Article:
Why I No Longer Buy “Fitness” Magazines

As many of you know, somewhere over the past year I had AN “AHA!” moment where I began to define being “fit” as having great:

  • strength
  • balance
  • endurance and
  • flexibility.

My perspective change comes more from my desire to live a long and healthy life, yanno, to have a really good quality of life when I’m older.

Survival of the fittest

Well guess what? The “fittest” is not necessarily the skinniest, or the one who weighs the least, with the thinnest legs, or the tightest abs yet I struggle to find “fitness” magazines that define fitness the same way as me, written by Exercise Physiologists and Kinesiologists sharing articles on how to become really fit, articles that will help me to become the fastest, and strongest version of me. Instead, in the “fitness” magazines I see articles written about such topics as:

THIN FOR THE HOLIDAYS – Curb your appetite – Stop sugar cravings


LOOK GREAT NAKED – Flat belly foods – Fast toning moves – Cellulite blasters


Now that my oldest daughter is 7 (where does the time go?) and is able to read, I don’t want these lying around my house. I don’t want my daughters reading these, and growing up thinking that they have to LOOK a certain way to be considered healthy and fit. I’ve already caught them saying that McDonald’s isn’t good for you because it makes you fat (to which I explain, that no, the food from McDonald’s and other fast food restaurants are not healthy because the food is low in vitamins and minerals, and high in sodium, saturated fats etc).

I want my daughters to learn through the examples I set for them that being active is fun. That being fit is about being the best that you can be. When we exercise together, we discuss ways to become stronger – how having a strong core allows you to run faster, to be a better soccer player etc.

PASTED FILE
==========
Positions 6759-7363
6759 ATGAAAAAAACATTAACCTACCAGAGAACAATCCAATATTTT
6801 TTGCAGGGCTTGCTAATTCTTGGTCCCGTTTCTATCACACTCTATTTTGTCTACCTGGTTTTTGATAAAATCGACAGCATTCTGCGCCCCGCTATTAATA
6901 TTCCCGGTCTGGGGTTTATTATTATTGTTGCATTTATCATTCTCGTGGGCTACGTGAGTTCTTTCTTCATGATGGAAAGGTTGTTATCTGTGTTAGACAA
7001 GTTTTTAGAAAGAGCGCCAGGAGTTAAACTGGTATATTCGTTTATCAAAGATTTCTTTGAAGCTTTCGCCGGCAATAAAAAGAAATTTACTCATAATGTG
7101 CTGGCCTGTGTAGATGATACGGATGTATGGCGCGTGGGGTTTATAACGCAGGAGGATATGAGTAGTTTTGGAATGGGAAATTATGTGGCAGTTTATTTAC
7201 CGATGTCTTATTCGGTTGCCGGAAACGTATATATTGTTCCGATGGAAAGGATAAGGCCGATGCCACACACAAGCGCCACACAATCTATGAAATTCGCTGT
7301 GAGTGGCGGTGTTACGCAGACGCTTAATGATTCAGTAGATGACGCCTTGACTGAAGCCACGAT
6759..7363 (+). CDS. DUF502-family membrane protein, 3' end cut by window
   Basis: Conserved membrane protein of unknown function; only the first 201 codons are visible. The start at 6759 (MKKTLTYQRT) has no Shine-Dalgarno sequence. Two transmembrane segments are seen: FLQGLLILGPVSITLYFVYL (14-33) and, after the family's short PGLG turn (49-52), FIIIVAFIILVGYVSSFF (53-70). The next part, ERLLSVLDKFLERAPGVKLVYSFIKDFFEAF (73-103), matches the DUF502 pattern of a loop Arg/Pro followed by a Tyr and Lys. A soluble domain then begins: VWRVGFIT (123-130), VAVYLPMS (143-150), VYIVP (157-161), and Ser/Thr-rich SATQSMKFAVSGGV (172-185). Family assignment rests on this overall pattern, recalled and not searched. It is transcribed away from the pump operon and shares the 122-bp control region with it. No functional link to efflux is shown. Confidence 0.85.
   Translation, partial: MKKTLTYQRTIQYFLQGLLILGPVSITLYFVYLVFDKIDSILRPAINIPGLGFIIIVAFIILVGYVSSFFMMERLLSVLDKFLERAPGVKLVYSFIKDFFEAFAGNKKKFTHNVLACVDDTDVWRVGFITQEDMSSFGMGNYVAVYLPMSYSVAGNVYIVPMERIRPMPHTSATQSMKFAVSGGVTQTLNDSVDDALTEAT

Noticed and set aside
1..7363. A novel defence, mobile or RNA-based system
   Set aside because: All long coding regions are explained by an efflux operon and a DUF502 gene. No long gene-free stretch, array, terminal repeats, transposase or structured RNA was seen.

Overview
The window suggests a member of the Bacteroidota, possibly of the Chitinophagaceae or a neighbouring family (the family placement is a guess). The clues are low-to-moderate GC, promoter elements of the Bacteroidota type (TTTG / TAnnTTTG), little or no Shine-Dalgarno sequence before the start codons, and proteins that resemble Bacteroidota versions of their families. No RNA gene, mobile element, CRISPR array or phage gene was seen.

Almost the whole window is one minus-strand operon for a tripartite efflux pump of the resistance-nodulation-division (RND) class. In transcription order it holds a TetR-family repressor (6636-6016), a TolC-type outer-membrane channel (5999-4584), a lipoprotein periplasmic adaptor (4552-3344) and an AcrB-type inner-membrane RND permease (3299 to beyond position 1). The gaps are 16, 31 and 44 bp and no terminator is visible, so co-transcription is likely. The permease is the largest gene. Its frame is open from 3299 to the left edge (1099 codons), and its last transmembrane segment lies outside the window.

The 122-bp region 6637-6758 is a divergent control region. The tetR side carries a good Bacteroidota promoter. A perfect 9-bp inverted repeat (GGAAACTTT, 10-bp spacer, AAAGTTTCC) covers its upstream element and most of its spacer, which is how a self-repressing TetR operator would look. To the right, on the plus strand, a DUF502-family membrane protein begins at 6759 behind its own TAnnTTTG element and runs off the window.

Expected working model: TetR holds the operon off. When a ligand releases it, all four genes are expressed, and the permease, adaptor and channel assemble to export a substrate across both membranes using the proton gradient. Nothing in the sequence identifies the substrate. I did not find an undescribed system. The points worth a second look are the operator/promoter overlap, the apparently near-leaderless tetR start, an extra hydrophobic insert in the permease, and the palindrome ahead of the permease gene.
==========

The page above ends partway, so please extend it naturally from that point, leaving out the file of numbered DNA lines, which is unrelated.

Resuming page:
It’s unfortunate that the fitness magazines don’t approach fitness from that perspective. I know we live in an overweight society, and articles about how to lose weight are important, but I also feel that perhaps society can be motivated differently – perhaps even with intrinsic motivation (becoming stronger, faster, developing more balance etc), because truthfully the way we’ve been trying to motivate people isn’t working.

What do you think? Do fitness magazines put too much emphasis on weight loss?


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  • Tammy
    July 26, 2012 at 5:12 pm

    I completely agree with you that there is too much emphasis on weight loss in those magazines and very little content overall about their supposed main topic: fitness. I subscribed to them for years, until I got frustrated by the lack of relevant to me articles. Between diets and beauty secret, I scarcely ever found new studies of the most effective techniques for increasing muscle strength, how to build endurance, and creative new workouts to beat boredom.

    If I had children, I definitely would have stopped my subscription much sooner. Congratulations on your efforts to give accurate information and a more sensible motivating factors in the quest to be healthy to your daughter.

  • Weight Loss Trainer
    July 26, 2012 at 6:28 pm

    100% agree!

    I think the best way to teach your youngins about a sensitive topic such as weight, is by example.

  • Heather Iacobacci (